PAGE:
500 Cambridge students pledge to ‘withold rent’ next term as part of Cambridge Rent Strike

Cambridge students are demanding a 30 per cent reduction in rent for the 2020/21 academic year

Over 500 students at the University of Cambridge have pledged to “withhold rent” in Lent 2021 according to the Rent Strike Cambridge Facebook page.

An organiser has estimated that this could equate to around £800,000 in withheld rent.

The movement has been rapidly gathering pace over recent weeks as tensions rise amongst the student body regarding the university’s rent policy during the Covid-19 pandemic.

The movement, launched in late November of this year, is made up of a growing collection of students demanding a 30 per cent reduction in rent costs for the 2020/21 academic year and a commitment to a permanent 10 per cent reduction in costs for the academic years to come.

At Girton alone, 52 students have pledged to rent strike, representing almost a tenth of the undergraduate population there.

Almost 1/10 Girton students have pledged to rent strike Photo credit: Screenshot Author’s own

Reflecting on the masses of support achieved within the student body, Laura Hone, a representative of Rent Strike Cambridge told The Tab Cambridge: “There has clearly been this mass explosion of student anger and a realisation amongst student bodies across the UK that the mistreatment that they have suffered during the pandemic is not an accident.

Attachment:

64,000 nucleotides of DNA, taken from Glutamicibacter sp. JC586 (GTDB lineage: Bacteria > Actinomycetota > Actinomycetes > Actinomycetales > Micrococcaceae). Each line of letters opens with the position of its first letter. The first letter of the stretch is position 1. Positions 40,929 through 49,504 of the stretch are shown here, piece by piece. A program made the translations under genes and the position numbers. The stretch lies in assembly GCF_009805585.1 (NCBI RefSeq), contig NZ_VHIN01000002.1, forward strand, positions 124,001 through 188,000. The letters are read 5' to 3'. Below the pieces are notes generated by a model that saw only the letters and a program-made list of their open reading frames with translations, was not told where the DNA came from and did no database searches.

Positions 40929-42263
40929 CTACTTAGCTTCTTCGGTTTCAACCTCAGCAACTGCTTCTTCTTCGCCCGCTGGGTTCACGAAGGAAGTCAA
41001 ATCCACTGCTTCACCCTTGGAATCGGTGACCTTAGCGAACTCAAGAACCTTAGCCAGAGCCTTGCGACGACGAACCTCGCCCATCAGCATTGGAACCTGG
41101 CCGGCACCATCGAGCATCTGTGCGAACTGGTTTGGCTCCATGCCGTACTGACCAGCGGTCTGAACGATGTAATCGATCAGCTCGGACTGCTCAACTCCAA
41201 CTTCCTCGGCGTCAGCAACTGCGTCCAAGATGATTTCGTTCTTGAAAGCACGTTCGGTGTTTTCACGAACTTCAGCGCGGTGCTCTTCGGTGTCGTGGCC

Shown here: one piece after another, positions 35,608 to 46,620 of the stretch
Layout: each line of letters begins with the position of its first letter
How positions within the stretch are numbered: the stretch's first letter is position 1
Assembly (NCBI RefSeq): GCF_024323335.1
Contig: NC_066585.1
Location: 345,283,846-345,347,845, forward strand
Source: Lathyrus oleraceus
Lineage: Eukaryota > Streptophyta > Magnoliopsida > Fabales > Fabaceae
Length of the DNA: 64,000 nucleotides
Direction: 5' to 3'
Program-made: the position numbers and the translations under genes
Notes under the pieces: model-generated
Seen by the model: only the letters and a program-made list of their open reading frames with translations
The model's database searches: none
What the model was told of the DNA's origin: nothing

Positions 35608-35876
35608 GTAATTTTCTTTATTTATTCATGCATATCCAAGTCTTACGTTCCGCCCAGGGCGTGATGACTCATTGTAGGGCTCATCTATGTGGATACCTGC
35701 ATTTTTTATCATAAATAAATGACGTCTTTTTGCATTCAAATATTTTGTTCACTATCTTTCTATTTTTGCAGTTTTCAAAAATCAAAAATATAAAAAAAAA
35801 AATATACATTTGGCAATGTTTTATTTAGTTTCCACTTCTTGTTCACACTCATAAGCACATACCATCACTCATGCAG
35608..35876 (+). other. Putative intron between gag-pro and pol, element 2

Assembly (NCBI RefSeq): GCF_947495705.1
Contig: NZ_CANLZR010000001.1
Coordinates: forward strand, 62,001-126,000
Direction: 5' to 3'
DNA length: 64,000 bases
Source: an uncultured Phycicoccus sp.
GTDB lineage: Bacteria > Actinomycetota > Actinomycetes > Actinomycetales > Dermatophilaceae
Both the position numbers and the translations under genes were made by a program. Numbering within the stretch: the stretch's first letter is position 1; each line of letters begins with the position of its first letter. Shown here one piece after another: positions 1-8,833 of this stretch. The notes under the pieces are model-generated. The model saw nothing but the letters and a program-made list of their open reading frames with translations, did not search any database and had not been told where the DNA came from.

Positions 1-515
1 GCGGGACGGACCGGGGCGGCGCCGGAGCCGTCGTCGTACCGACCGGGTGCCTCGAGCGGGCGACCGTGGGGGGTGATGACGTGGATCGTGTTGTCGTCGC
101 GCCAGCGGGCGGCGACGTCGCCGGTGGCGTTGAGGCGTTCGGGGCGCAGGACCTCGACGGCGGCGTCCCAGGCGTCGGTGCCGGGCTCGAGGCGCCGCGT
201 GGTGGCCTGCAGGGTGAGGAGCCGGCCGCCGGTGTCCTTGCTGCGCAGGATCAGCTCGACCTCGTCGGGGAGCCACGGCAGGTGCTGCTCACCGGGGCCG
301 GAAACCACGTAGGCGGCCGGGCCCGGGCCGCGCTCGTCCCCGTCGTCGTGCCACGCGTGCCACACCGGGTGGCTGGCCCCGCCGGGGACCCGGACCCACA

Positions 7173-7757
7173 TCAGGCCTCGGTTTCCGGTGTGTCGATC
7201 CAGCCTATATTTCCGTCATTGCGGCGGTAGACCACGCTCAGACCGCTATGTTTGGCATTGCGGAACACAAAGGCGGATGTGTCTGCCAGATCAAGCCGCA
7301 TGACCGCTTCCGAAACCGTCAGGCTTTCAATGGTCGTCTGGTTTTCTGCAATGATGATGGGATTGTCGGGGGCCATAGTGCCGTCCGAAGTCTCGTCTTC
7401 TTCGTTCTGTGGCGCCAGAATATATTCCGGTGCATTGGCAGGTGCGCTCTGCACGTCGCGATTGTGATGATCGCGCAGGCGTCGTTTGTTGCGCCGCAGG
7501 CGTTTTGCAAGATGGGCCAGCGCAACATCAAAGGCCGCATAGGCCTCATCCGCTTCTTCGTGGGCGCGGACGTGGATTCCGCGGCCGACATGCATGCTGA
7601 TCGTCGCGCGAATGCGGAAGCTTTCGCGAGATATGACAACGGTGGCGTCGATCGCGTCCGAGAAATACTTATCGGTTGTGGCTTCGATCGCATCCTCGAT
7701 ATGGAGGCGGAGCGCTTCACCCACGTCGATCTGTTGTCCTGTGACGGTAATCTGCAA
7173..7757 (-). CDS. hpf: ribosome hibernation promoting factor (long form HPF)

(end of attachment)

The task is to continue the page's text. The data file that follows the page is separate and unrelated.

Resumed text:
“Cambridge colleges are little more than landlords and bosses, they are run like businesses and that’s why they are continually failing to put the welfare of students and staff first.”

Rent Strike Cambridge have a list of demands for the university and its colleges regarding rent costs and job protection. (Image credit: Rent Strike Cambridge Facebook).

Rent Strike Cambridge believe that students are being punished by having to pay “exorbitant rent” costs due to a crisis that is entirely out of their control. They feel that the students are unfairly “bearing the brunt of government and university mismanagement.”